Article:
New York City Travel
Information about Coney Island in New York City. How to get to Coney Island, and what to do.    


It is quite impossible in a book of ordinary size to speak at length of all the features of New York that are more or less of interest to the stranger. Besides the city, there are its environs like Coney Island, for instance, that are practically part of the metropolis. A quarter of a million people sometimes spend the day at Coney Island, which is one of the really great sights of the world.

It is not more than forty minutes from almost any station in the subway, and ranks among one of the most popular resorts near a great city in the world. It fronts directly on the ocean.

The bathing is a great attraction, and there is generally a cool breeze blowing. A portion of the beach is now a public park. From the East side, take the subway at 60th Street on the Lexington Avenue line. On the West Side, subway, take the 42nd Street station. You can use any of the stations in between to reach those points, as best suits your convenience.

A very delightful route to Coney Island is by boat. Starting from 129th Street and sailing down the North River, touching at Pier 1, near the Battery, we get a splendid view of the docks and shipping of New York with the tall buildings in the background, and the ever-changing scenes of river traffic on our right.

As we pilot our way into the bay the historic Governor's Island appears on our left and the famous Statue of Liberty on our right. Passing these landmarks we sail along the beautiful shore of Bay Ridge—another Brooklyn suburb—with its fine residences and its splendidly built Shore Road stretching all the way down to Fort Hamilton and the Narrows.

At this point we emerge into the ocean and get a taste of the ocean breezes at first hand, and if our voyager is at all languid from the effects of the heat, the oxygen of the Atlantic transforms him, in an incredibly short time, into a most lively and vivacious pleasure seeker.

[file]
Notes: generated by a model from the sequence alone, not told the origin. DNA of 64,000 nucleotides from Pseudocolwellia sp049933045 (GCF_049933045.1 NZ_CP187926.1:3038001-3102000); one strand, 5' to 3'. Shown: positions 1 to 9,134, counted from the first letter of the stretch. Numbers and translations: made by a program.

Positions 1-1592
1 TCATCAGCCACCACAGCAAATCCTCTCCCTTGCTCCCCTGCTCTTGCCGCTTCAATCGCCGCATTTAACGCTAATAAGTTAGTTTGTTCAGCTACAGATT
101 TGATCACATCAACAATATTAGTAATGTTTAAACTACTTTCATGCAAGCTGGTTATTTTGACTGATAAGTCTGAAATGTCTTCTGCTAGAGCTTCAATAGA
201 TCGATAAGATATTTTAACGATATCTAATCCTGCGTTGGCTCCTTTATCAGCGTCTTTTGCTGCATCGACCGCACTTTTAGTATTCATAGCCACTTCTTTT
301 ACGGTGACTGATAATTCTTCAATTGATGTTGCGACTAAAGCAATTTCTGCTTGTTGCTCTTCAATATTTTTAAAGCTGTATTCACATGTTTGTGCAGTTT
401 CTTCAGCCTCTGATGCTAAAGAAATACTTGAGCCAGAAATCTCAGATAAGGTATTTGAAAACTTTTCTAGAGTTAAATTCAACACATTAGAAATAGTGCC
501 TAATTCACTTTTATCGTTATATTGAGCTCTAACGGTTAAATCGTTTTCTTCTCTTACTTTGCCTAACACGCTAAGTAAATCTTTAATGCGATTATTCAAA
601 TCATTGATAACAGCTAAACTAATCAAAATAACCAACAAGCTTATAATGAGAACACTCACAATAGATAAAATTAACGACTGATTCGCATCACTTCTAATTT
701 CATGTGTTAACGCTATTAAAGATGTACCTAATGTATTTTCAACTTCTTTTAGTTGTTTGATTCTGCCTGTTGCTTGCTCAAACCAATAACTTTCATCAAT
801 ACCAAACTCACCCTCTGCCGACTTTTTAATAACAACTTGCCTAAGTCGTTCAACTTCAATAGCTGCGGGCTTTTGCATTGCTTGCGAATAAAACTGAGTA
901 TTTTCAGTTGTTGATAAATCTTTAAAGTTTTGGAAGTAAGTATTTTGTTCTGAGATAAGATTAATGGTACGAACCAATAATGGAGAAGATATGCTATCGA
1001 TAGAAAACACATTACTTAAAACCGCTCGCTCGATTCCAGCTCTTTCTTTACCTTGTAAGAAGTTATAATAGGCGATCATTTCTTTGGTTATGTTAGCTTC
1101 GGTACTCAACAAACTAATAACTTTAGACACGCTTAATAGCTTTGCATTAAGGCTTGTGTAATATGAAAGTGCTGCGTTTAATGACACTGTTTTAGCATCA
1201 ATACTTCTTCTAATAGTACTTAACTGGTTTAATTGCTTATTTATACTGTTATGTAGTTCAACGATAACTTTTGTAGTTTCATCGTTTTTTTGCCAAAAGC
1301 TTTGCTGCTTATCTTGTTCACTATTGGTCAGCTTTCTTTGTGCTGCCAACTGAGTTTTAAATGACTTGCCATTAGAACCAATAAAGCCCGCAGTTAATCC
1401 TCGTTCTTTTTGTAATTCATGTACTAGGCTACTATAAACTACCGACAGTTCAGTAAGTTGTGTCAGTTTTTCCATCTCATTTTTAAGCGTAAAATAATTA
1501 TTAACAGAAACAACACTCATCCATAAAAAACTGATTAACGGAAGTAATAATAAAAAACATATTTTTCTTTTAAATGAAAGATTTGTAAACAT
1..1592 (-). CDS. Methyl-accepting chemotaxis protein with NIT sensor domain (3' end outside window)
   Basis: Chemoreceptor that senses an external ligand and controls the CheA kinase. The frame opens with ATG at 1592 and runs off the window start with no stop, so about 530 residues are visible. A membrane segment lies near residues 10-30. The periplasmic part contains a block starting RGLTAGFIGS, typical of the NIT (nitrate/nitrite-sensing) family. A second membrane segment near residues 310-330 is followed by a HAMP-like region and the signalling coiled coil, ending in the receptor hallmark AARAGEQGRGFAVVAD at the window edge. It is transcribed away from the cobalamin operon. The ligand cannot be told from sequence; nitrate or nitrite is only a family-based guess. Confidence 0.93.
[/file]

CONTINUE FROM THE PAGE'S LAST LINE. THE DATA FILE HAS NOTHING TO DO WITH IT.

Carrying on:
Next to Coney Island, Rockaway Beach is the most attractive of all the nearby resorts and in some respects it is even more delightful than its famous neighbor. The trip by water is a most pleasant one. To those who go to Rockaway by train the fishing stations on Jamaica Bay, just before reaching your destination, present a curious and rather perplexing puzzle of winding water ways, zig-zagging and crossing each other in an interminable maze.

But the fishermen who frequent these perplexing waters know all the outs and ins, the deeps and shallows, the currents and eddies of this most strange fishing ground. The sensation of crossing this bay is peculiar. You wonder whether you are on land or water. Besides Rockaway Beach itself, where the crowds go, there is the beautiful Rockaway Park, a few miles farther west on the beach—a quiet and select place. Andin the other direction there is the fashionable Far Rock-away with its incomparable stretch of sandy beach, and Arverne with its many fine residences.

For any one who likes a trolley ride through the country, a very pleasant way to return from Far Rockaway is to take the trolley car which starts from near the station and crosses the island to Jamaica. There the street car or elevated may be taken to New York. The trip this way consumes more than two hours, but is most enjoyable and gives the traveler a view of a very fine suburban part of Brooklyn and the village of Jamaica, itself a residential section of Brooklyn, which is growing very fast and is building up with handsome residences. From here car lines run to Flushing, Corona, College Point, and thence back to New York by Queensborough Bridge.

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